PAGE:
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We Need to Talk About Diversity in Orchestras

Almost 15% of our population identify as Black, Asian and Minority Ethnic, but do our orchestras reflect this? Catch up with the highlights of our Black History Month panel.

Published: 24 October 2016 | 12:00 AM Updated: 06 November 2023 | 1:53 PM
Image of the Diversity in Orchestras Debate

A torrential downpour on a dark Monday evening did not dampen the spirits at a lively debate, We Need to Talk About: Diversity In Orchestras, at Trinity Laban, South East London. It was held somewhat appropriately in October, Black History Month.

As ‘so white’ social media storms shone a light on the glaring absence of people of colour at keynote cultural events like the Oscars and the Brits in 2015, there is no reason why classical music should escape scrutiny in 2016.

Panelists Chi-Chi Nwanoku, founder of the Chineke! Orchestra, the Black, Asian and minority ethnic (BAME) ensemble that counts some 35 nationalities, bassoonist Lynton Stephens, percussionist Paul Philbert, violinist Sarah Daramy-Williams and David Burke, general manager of the London Philharmonic Orchestra, were refreshingly forthright in their views. Right from the off there was a sense that people wanted to outline the great extent of BAME underrepresentation in the classical world.

For example, Stephens had a telling anecdote on his earliest recollections of being a member of an ethnic minority who discovered classical music through the small screen in his front room. “I didn’t take up the bassoon until I was 16,” he said. “But I was watching the proms as an 8 year-old and I told my mom I hadn’t seen a single black person on the telly. Even as an 8 year-old I still recognized that there was something going on.”

Stephens, who studied at the Royal Northern College of Music and now successfully freelances for Halle and Royal Liverpool Philharmonic among others, defied the odds. So too did Philbert, a Trinity Graduate and principal timpanist at Opera North. Yet the essential issues of perception and visibility – whether BAME children even think that classical music is relevant to them in the first place, and the conspicuous absence of strong role models to convince them of as much – largely framed the whole debate.

Although BAME communities total 14.6% of the British population, a figure which is set to rise to 30% by 2050 there is no accurate data on black and Asian people in classical music because the numbers are so small, and that in itself tells a story. In 2014 Arts Council England made the Creative Case for Diversity and it is generally acknowledged in the business world that a multi-cultural workforce has mostly positive effects on a company’s performance levels.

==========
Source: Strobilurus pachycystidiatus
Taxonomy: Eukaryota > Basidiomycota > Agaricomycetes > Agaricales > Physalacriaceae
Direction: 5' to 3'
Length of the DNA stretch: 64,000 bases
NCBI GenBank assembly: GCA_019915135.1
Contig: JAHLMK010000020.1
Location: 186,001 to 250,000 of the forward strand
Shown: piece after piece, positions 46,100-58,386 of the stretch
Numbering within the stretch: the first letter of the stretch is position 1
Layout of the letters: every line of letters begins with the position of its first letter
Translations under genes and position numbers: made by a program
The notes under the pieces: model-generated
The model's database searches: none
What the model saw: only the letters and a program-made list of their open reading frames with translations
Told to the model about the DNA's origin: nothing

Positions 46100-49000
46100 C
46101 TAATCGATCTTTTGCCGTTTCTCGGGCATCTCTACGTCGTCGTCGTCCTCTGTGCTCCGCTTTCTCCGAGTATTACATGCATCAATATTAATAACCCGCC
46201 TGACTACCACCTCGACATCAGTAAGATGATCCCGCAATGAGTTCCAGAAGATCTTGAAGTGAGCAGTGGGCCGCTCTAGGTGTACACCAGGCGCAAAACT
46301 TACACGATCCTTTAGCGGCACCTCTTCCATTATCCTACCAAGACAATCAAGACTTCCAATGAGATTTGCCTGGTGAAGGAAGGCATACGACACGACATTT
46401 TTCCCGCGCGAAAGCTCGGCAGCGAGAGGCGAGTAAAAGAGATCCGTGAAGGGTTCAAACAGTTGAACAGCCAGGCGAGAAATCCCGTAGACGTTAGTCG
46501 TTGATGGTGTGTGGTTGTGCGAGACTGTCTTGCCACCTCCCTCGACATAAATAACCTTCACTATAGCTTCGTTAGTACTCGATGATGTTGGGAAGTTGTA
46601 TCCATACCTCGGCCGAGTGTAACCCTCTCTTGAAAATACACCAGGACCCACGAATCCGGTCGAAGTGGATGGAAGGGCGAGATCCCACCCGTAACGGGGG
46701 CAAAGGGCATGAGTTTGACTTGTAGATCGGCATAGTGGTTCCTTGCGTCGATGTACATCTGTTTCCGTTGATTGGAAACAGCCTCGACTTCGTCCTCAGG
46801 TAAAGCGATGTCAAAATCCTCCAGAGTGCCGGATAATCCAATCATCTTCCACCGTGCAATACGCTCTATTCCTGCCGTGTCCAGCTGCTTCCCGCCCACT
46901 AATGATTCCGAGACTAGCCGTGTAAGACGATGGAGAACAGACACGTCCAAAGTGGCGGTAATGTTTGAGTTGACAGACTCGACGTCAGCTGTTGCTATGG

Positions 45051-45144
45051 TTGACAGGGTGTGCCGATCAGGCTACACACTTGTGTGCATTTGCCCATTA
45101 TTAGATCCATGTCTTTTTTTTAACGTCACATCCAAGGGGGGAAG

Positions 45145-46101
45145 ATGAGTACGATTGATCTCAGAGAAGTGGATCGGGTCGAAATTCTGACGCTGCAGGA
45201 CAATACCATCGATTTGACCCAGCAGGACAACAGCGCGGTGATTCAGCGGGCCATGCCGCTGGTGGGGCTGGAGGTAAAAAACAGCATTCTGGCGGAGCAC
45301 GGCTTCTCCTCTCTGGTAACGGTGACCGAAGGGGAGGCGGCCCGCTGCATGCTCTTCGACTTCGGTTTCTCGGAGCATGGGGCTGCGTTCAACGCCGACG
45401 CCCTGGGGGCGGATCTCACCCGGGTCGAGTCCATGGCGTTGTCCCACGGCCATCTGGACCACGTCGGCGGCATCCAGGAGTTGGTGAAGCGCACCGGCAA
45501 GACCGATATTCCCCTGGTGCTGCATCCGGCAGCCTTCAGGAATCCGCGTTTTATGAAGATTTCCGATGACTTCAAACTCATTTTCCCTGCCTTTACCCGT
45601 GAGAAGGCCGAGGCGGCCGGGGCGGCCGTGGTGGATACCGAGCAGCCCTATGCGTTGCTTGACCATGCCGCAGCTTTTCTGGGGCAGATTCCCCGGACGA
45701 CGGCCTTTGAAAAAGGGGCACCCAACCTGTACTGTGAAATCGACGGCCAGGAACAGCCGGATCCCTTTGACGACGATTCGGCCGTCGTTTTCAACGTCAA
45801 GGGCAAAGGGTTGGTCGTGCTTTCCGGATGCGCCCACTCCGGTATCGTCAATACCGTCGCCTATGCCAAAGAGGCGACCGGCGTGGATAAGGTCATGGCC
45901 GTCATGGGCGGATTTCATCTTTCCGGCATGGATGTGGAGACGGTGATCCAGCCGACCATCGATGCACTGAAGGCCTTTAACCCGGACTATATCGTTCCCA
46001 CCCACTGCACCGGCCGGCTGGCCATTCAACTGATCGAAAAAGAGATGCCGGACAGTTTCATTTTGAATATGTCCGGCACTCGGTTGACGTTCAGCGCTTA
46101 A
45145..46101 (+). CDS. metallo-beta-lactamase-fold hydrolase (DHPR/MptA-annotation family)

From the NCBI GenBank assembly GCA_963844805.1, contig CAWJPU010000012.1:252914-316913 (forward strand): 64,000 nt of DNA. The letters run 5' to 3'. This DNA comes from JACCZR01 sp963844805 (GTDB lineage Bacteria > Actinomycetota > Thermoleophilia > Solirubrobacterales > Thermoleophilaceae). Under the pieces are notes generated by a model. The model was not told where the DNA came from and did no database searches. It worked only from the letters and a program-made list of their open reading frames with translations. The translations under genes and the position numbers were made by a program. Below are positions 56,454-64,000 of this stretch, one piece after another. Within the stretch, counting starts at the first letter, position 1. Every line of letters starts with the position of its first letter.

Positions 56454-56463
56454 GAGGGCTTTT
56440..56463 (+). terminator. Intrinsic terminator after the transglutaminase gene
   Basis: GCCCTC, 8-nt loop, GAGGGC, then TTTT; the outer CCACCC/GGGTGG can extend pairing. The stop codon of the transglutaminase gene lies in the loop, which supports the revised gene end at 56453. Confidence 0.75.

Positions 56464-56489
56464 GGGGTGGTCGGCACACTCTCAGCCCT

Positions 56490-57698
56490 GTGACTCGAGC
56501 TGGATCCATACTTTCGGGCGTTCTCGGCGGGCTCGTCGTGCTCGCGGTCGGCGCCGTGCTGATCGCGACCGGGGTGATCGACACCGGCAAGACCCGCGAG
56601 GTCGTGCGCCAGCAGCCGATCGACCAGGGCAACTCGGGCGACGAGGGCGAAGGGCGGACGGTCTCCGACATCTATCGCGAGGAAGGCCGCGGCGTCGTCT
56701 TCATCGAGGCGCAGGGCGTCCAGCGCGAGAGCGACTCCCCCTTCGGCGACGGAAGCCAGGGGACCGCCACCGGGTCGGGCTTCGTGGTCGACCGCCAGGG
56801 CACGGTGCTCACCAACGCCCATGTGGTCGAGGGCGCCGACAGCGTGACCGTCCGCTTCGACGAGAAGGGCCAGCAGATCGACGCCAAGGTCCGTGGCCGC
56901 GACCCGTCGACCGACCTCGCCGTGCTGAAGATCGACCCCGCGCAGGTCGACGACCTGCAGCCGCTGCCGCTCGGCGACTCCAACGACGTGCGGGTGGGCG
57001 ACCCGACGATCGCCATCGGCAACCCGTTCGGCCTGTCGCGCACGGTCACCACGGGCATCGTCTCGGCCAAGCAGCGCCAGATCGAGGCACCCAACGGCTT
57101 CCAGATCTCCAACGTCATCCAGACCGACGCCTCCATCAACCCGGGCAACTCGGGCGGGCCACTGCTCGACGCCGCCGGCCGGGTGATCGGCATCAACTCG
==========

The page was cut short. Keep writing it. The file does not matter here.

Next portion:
Yet as logical as the argument for a challenge to the convention of white middle class dominance in the classical world may be, the panel was virtually unanimous in pointing out that the hurdles of race were compounded by those of economic status, which in practical terms means access to first rate education, not to mention the disposable income to pay for music lessons if children are to be able to reach the highest standard.  

As Nwanoku stated: “If there’s not a broad base [socially] at the bottom of the pyramid there’s little chance of progress at the top.”

But what of the top, the powerbrokers and decision makers? Do they need to open their eyes as much as those at the bottom? Both Nwanoku and Philbert revealed the existence of shocking prejudice on the grounds of gender [“The double bass is a man’s instrument”] as well as race, and all agreed that there was an urgent need for more BAME leaders as well as players. Performing well is one thing. Holding responsibility and affecting the lives of others is quite another.   

Needless to say there is no magic bullet, and when David Burke said of the current conundrum ‘It’s so great we don’t know where to start’ there was a sigh at the brutal expression of an inconvenient truth.

Action such as ‘screened auditions’, in order to avoid what Nwanoku called ‘unconscious bias’, was mentioned, though this was challenged by some audience members for the way it negates the personality of a player. Which raises the question of whether we can live in a truly colour-blind world. Race and racism are locked in a complex dynamic.

However, a degree of consensus was reached on the need for much more widespread education initiatives, which means that every capable musician should look to pass on knowledge. “We have to change the whole attitude towards teaching,” said Nwanoku. “We all have a duty of care. If you can play two notes then you can teach one. All skilled musicians graduating can. But where are the teaching jobs for them?”

That question of nurturing the next generation, the necessity and the resolve to do so, was arguably the most resonant theme of the night. But beyond the issue of race in classical music the panel touched on the bigger subject of the place of classical music in society, its detachment from the lives of ordinary people.

Then again the one thing missing from the debate was the existence of contemporary black British composers such as Errolyn Wallen, Tunde Jegede, and Jason Yarde. The latter is also an acclaimed jazz artist who works with soul, hip-hop and Afrobeat musicians. The morning after the debate one of his works was played on Radio 3’s Classical Breakfast show. Presenter Clemency Burton-Hill felt the need to say they were “focusing on diversity, celebrating a really wide range of composers from different backgrounds.” Quite uncannily, the piece was titled Rude Awakening!  

Journalist Kevin LeGendre writes about soul and jazz for Echoes, Jazzwise, The Independent and The Guardian. He has also presented programmes for BBC Radio 3.

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